Last spring, the Washington State Legislature voted to raise the number of credits that students must earn to graduate from high school from 20 to 24. The bill passed by a large majority, and the change will go into effect for the class of 2019.
But in the last few months, debate over one part of that bill has risen as sharply as this week’s temperatures.
The law says school districts can waive up to two of the 24 credits in “unusual circumstances,” a term that each school district would define for itself.
So far, so good.
The argument centers on which credits could be waived. While some argue that school districts should be able to decide that, too, others contend that 17 “core” credits — mostly in math, English, science and social studies — should be off-limits.
Both sides have been writing to the Washington State Board of Education, which may decide the issue next week when it votes on the rules districts must follow in carrying out the new law.
The board has proposed limiting waivers to the seven electives. That’s what the board originally recommended to the Legislature, and how its staff interprets what the law says.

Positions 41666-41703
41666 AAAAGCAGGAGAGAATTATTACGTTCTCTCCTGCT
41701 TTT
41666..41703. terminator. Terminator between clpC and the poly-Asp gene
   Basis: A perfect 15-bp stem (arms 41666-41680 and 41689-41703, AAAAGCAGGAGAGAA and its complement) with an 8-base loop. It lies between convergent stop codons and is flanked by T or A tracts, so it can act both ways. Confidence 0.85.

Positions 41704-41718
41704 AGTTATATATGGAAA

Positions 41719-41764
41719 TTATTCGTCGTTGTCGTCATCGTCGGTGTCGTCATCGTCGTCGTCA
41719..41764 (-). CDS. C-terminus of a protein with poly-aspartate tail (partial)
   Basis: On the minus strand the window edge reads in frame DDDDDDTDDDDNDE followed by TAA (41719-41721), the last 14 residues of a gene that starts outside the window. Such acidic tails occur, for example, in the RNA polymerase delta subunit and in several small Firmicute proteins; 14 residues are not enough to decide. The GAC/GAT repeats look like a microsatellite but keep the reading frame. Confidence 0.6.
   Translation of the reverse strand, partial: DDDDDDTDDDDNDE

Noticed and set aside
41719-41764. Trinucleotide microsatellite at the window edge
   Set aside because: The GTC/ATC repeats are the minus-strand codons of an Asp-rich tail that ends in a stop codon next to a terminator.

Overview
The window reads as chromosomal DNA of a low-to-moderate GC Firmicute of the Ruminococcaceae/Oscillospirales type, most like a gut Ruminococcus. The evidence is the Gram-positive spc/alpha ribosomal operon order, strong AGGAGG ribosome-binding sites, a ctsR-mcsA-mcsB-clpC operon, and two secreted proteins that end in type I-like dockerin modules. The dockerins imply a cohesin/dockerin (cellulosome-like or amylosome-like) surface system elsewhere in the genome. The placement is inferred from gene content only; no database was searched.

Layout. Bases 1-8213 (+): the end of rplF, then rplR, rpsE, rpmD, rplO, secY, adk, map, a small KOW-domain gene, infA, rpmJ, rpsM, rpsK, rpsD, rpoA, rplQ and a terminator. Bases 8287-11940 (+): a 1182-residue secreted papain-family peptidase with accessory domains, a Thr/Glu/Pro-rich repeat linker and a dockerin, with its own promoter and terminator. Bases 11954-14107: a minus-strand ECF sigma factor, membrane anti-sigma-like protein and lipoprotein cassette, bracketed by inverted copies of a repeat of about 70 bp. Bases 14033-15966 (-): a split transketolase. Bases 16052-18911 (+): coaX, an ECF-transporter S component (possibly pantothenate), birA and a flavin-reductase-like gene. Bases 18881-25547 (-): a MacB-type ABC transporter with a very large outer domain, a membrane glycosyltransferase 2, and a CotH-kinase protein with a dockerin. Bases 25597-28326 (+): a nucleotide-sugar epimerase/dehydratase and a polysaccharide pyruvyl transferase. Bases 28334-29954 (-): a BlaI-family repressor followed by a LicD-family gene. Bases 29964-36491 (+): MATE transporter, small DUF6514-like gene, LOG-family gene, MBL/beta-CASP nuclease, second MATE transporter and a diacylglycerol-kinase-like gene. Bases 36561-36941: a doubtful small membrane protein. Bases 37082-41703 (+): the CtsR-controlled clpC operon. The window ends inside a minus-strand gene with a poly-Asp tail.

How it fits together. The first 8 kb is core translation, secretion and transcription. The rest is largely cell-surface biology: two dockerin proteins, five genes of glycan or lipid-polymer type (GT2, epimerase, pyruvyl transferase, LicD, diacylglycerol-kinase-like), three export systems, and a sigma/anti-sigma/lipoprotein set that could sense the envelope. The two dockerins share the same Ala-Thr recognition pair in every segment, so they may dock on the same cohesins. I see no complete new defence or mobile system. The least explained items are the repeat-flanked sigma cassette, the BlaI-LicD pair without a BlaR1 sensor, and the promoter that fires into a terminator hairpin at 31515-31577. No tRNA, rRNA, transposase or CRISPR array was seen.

The Excellent Schools Now Coalition, which has 40 member organizations, supports that view. It argues that allowing any of the 24 credits to be waived means that students could graduate from high school with only one credit in math, or just one in science — less than is required now. The League of Education Voters, one of the leaders of that coalition, says that would be a step backward, weakening the state’s graduation requirements rather than strengthening them.
But others — including a number of school districts and some legislators — argue the law was designed to be more flexible.
Thirty-four lawmakers, for example, have written a letter saying they intended to leave the decision about waivers up to each school district, preserving local control.
“The goal … was to allow the maximum flexibility to districts in order to meet the unique needs of their students,” they wrote.
Those who wants to add their thoughts can do so at a State Board hearing scheduled for Wednesday, July 9th at 1 p.m. in Spokane. Comments also can be sent to the board at email@example.com.
(To ensure the board sees the comments before the meeting, state board staff recommend that people send them by Sunday or early Monday at the latest.)
For more information, see the materials for the board’s meeting here.